Another advantage of the procedure is that patients leave the office that day with a full set of teeth. However, these are temporary. Once the oral tissues heal, the same computer-aided design and manufacturing process is used to make the permanent teeth.
Balshi says patients may have some discomfort for one to two weeks after the initial surgery. Once the swelling subsides, the new teeth should feel, work and look just like the natural teeth.
The No Bone Solution is usually not covered by dental insurance. The procedure is not recommended for patients who have unstable health problems, blood diseases (like hemophilia), head and neck cancer, or for those who are undergoing chemotherapy or radiation to the face or neck.
For information on No Bone Solution™, go to https://dentalimplants-usa.com
For general information on tooth care, dental implants or dentures:
American Academy of Periodontology, http://www.perio.org
American Association of Oral and Maxillofacial Surgeons, http://www.aaoms.org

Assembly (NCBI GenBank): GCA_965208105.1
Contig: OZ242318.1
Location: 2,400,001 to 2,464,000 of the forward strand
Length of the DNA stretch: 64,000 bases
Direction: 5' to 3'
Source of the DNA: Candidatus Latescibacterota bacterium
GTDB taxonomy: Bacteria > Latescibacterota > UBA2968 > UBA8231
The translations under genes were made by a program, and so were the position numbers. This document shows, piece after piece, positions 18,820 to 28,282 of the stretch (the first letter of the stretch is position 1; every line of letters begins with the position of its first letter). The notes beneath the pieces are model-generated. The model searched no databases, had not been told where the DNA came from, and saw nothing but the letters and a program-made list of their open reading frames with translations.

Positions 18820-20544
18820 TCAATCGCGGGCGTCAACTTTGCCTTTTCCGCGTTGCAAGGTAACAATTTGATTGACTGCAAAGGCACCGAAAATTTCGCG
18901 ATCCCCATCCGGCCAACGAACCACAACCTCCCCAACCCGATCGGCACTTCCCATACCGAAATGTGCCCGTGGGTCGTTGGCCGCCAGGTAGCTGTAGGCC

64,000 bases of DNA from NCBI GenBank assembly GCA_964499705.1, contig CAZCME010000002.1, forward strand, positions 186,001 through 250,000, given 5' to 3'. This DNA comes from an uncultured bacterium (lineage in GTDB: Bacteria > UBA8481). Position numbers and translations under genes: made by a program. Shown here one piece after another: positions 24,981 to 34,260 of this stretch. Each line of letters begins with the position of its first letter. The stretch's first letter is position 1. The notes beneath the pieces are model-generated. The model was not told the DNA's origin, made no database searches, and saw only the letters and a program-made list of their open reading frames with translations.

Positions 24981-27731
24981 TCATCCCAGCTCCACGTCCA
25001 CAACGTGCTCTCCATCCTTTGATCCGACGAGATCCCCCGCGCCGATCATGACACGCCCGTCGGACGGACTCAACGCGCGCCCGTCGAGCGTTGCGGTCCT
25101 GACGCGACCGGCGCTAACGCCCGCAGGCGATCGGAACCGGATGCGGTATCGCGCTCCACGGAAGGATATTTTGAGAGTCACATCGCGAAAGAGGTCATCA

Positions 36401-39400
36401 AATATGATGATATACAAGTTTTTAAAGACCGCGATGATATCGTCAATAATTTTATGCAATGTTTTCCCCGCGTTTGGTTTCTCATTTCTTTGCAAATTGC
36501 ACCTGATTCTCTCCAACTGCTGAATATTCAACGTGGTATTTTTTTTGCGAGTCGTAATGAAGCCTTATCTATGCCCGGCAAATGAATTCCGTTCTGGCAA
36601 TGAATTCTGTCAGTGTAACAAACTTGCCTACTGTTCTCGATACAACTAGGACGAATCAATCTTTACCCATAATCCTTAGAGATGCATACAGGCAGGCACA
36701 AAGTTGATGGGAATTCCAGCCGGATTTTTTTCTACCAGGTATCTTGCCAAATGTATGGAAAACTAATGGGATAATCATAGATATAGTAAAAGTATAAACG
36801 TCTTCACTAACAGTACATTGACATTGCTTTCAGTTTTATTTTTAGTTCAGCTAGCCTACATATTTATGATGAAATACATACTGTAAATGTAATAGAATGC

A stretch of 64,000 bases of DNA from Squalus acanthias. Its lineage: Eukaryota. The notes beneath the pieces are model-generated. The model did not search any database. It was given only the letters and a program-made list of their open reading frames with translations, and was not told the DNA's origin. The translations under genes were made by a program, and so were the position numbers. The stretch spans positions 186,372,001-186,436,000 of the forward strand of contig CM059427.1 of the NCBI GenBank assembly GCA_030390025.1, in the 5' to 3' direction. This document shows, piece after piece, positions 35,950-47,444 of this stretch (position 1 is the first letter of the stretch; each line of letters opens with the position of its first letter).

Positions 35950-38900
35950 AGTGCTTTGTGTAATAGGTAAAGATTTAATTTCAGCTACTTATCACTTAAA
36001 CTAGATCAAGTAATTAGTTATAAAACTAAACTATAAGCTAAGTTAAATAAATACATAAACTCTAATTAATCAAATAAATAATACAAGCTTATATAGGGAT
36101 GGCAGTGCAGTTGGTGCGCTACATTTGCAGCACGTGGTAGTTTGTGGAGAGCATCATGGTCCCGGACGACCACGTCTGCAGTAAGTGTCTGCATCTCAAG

American Dental Association, http://www.ada.org
Agliardi, E., et al., “Immediate Loading of Full-arch Fixed Prostheses Supported by Axial and Tilted Implants for the Treatment of Edentulous Atrophic Mandibles,” Quintessence International, April 2010, Vol. 41, No. 4, pp. 285-293.
Balshi, Thomas, D.D.S., et al., “No Bone Solution™ Computer Guided Implant Surgery Protocol for Prosthodontic Rehabilitation of the Severely Atrophic Maxilla,” The Journal of Implant and Advanced Clinical Dentistry, April 2009, Vol. 1, No. 2, pp. 11-17.
Balshi, Thomas, D.D.S., et al., “No Bone Solutions for the Severely Atrophic Maxilla,” Dentistry Today, March 2008, Vol. 27, No. 3, reprint.
Katsoulis, J., et al., “Prosthetically Driven, Computer-Guided Implant Planning for the Edentulous Maxilla,” Clinics in Implant Dentistry and Related Research, September 2009, Vol. 11, No. 3, pp. 238-245.
Monik Jimenez, S.M., et al., “Radical/Ethnic Variations in Associations between Socio-economic Factors and Tooth Loss,” Community Dentistry and Oral Epidemiology, June 2009, Vol. 37, No. 3, pp. 267-275.
Penarrocha, M., et al., “Immediate Loading of Immediate Mandibular Implants with a Full-arch Fixed Prosthesis,” Journal of Oral and Maxillofacial Surgery, June 2009, Vol. 67, No. 6, pp. 1286-1293.
Research compiled and edited by Barbara J. Fister